Fate: Undiscovered Realms adds a pair of new levels, a dead-is-dead option, and pretty much nothing else to the original Fate. So expect this hack-and-slash role-playing stand-alone add-on to provide you with a good dose of deja vu if you have any experience with the previous game released back in early 2005. The simple charm of the core game design still looms large over this Diablo clone, however, which gives its clickfest dungeon crawling the power to suck you in for many, many hours.
Undiscovered Realms is a continuation of the single-player story from the original Fate (there's still no multiplayer). After a long campaign against the forces of evil, your hero returns to the town of Grove. Forget about any celebrations with beautiful elf maidens and grog, though. A mysterious stranger soon arrives and cons you into opening portals into two new realms, a wooded world called Druantia and an icy kingdom named Typhon. The cowled weirdo then reveals himself as some kind of evil wizard and takes off, leaving you to head through these gates as well to stop his dastardly machinations.
Character design covers the same old ground. Development is exactly as it was in the first Fate. There are no set character classes, so you craft your hero by assigning points to traits like strength and dexterity and to skills such as swords and magic every time you gain enough experience to level up. It's a smooth, elegant system that lets you effortlessly build a fighter, a mage, or a jack-of-all-trades. Items are largely carried over from the original game. Monster drops feature a lot of the same swords, axes, and armor as before--albeit with the addition of some special items, such as the swathe quest gear--and the character spell list is identical. A pet dog or cat companion that levels up automatically is still at your side helping to battle the monstrous hordes, although now there are more transformation options available every time you feed Fido or Trixie one of the game's magical fish. It's kind of hard to tell what's new, since you could already morph your pooch or feline into a wide selection of giant spiders, unicorns, wyverns, and more.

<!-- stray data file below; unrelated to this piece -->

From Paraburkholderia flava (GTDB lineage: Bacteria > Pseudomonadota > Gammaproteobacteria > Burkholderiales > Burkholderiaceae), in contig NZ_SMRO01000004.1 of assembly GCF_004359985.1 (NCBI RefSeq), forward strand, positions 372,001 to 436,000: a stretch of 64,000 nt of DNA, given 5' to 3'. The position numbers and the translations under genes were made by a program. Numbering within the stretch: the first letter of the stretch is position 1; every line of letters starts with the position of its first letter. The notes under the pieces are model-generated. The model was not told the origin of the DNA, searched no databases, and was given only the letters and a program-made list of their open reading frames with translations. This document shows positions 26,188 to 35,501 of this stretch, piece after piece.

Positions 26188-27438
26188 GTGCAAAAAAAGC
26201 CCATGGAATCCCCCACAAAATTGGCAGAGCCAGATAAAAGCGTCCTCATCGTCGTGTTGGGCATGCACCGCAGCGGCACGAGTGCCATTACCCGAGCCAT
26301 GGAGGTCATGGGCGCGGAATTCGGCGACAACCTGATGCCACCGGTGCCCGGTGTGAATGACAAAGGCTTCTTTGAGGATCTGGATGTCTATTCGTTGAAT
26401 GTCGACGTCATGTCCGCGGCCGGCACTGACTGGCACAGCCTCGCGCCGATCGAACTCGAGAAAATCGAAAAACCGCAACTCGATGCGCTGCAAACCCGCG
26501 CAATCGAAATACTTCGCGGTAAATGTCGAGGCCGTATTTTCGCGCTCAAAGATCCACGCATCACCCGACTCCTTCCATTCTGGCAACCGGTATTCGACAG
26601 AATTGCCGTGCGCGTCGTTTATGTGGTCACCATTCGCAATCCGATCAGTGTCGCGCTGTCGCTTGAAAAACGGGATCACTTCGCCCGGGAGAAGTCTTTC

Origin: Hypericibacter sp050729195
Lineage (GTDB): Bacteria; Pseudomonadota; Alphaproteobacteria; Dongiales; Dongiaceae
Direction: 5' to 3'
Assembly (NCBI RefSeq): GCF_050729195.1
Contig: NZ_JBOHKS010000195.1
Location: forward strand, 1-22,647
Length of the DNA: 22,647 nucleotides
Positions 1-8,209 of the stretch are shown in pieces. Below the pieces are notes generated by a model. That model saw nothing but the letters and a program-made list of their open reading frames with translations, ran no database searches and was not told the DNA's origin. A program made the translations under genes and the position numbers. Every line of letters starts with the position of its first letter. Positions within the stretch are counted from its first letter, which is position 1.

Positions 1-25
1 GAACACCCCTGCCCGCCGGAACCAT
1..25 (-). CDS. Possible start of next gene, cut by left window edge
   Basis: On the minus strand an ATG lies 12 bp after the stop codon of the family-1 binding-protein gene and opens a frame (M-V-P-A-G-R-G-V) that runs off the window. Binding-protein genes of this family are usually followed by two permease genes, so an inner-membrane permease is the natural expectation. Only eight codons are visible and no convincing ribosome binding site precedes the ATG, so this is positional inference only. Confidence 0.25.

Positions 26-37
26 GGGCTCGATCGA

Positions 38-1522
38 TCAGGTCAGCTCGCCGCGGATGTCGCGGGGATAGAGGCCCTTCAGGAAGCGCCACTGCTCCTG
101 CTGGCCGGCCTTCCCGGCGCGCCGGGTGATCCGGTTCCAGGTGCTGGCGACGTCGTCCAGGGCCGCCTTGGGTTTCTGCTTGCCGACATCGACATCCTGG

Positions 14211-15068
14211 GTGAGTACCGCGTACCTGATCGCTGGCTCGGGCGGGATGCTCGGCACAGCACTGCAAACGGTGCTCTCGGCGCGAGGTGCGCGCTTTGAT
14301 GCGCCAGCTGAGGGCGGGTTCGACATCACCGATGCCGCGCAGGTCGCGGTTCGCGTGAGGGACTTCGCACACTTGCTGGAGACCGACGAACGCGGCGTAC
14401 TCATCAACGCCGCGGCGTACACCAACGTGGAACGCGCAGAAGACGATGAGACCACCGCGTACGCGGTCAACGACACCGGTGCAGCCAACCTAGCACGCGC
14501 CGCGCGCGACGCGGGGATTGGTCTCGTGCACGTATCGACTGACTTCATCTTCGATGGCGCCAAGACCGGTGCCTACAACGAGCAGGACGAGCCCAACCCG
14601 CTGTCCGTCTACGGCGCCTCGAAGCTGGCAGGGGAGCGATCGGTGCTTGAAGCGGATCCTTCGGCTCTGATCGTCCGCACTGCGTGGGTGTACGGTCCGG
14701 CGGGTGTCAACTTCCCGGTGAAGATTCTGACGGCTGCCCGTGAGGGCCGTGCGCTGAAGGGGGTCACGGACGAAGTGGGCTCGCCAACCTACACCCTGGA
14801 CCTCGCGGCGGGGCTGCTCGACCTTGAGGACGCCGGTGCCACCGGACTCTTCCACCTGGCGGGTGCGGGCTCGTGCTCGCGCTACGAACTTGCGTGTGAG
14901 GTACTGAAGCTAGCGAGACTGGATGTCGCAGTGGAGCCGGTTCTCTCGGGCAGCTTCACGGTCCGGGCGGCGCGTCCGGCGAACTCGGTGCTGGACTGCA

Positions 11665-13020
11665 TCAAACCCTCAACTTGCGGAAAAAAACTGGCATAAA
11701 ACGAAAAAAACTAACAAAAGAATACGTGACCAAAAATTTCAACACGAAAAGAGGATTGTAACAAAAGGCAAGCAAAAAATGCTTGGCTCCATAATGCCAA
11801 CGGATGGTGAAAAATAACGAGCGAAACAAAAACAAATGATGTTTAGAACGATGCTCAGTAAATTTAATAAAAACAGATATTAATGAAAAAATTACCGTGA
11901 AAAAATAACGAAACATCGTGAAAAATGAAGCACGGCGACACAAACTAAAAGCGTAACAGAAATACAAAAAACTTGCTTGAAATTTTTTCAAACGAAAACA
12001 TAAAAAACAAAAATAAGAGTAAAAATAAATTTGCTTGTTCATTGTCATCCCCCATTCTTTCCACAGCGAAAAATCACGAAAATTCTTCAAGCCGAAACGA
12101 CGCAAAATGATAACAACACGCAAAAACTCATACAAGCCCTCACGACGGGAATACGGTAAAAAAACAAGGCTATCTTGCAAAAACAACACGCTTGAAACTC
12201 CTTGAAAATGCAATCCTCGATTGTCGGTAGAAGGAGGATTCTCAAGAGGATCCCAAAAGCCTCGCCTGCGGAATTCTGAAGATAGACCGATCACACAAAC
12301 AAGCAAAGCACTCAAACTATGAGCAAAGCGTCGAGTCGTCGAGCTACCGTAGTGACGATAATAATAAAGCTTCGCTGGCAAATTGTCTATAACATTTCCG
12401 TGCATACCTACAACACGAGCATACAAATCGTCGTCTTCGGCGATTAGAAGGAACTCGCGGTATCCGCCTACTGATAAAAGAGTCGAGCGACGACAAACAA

Revival options after your character is killed remain unforgiving, with Fate himself appearing to extort gold, experience points, and/or hero renown to resurrect you. Even then, the options often aren't good. The most affordable choices tend to get you ported to a level that's a flight or two down from your earlier position or a few levels up without any of your gold. A new hardcore mode of play makes things even more challenging. On this setting, when you're dead, you're dead. Don't even think about checking it out unless you're a serious Fate veteran, because it's murderously tough.